From 1982 to 2009, Delaware had a beverage container deposit return system through the Beverage Container Regulation. In 2010, three bills were put forth, one of which aimed to use unredeemed deposits* to fund food banks, another to support a free school breakfast program, and the third to repeal the deposit system and replace it with a new tax. Ultimately, the repeal bill, SB 234, was passed, leading to the elimination of the deposit return system. It was replaced with a Universal Recycling Law effective from December 1, 2010. This marked the end of the refund system by March 1, 2011, with retailers required to pay a 4¢ Recycling Fee to the Delaware Recycling Fund for every covered beverage container sold. The bill also established the Recycling Public Advisory Council and the Recycling Grants and Low-Interest Loan Program to boost recycling efforts. While the bill aimed to promote a more comprehensive recycling program, it marked the end of Delaware's long-standing deposit-return system for beverage containers.
Since then, Delaware’s overall municipal solid waste (MSW) has increased in part due to this change. The Universal Recycling Program in Delaware collects all packaging and printed paper through single-stream recycling systems, resulting in a significant amount of residual waste, including recyclables and non-recyclables, being landfilled. The quality of glass collected through the new program is lower, leading to increased processing costs for manufacturers and a greater portion of glass being repurposed as road fill instead of being recycled. Plastic recyclers have also reported a high contamination rate of PET collected through single-stream recycling systems.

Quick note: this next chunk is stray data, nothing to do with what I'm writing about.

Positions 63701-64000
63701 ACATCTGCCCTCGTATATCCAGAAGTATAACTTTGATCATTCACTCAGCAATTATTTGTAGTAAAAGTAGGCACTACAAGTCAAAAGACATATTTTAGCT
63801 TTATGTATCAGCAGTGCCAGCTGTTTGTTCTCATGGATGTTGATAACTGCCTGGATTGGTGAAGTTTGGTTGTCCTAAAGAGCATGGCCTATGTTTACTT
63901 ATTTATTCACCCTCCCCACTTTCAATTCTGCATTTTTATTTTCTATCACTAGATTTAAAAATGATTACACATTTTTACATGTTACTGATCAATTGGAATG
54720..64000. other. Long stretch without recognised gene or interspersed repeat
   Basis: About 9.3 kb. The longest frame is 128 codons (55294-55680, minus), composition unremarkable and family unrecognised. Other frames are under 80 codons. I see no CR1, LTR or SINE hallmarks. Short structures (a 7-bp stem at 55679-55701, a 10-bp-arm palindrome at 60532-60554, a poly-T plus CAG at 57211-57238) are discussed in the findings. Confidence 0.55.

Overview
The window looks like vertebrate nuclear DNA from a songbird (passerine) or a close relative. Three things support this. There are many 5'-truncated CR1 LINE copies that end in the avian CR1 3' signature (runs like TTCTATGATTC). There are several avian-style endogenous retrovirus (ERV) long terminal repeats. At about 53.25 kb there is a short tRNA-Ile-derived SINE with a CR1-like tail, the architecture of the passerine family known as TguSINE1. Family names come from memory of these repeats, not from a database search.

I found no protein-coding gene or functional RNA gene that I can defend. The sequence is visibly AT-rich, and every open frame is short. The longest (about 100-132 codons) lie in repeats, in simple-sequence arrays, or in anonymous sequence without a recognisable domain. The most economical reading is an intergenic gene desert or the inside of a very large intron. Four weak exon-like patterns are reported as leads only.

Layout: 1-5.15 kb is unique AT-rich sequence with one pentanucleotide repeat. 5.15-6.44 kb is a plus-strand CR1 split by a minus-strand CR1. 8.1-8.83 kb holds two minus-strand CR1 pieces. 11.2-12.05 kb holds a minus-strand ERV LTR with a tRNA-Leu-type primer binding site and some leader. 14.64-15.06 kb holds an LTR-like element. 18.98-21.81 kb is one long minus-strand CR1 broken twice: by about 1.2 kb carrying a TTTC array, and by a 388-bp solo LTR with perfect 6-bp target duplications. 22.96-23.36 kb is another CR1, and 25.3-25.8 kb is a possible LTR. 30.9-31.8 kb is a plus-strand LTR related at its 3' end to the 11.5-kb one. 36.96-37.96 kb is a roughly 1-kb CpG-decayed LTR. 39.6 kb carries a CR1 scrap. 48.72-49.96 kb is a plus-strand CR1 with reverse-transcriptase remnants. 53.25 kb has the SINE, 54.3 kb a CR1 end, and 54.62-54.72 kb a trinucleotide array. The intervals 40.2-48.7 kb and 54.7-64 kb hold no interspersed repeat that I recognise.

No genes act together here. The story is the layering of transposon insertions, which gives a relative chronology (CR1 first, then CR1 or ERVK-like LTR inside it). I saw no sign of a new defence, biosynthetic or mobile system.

Additionally, the universal recycling program faced financial challenges. The transition to Delaware's new recycling program was funded through a 4-cent non-refundable recycling fee, aiming to establish the Delaware Recycling Fund for issuing grants and low-interest loans to support waste management infrastructure. However, despite the projected revenue of $22 million from 2011 to 2014, only $14 million was raised primarily due to the difficulties in collecting fees from specific beverage sellers like vending machines and certain stores. The program faced additional challenges as only $8 million in grants were awarded from 2011 to 2016, with a significant portion allocated to waste haulers and municipalities. In 2016 the remaining balance in the fund, $5 million, was swept from the recycling fund and placed in the state’s general fund.
Delaware’s previous deposit return system weaknesses offer some lessons. It was limited to only glass and plastic beverage containers used for carbonated drinks, representing less than 20% of all beverage containers sold in the state. It also did not have provisions to ensure collected containers at retailers were recycled. Weaker bottle bills needed to be modernized, not eliminated. A comprehensive, enforceable bottle bill leads to higher recycling rates and fewer greenhouse gas emissions.
A strong deposit return system and a universal recycling program are not mutually exclusive and together can lead to increased recycling rates for beverage containers and other containers. States with deposit return systems consistently show high recovery rates for beverage containers while those with only curbside recycling programs do not. In the U.S., the average return rate in deposit states for deposit-bearing containers is 62.1%; in non-deposit states, the average is 26.7%.
*Unclaimed deposits: When consumers choose not to redeem their used beverage containers for the deposit value (either because they recycled them through curbside, drop-off, or public space recycling programs--or because they threw them in the trash or littered them), the deposit money is considered “unclaimed.” Other terms are “abandoned” and “unredeemed.”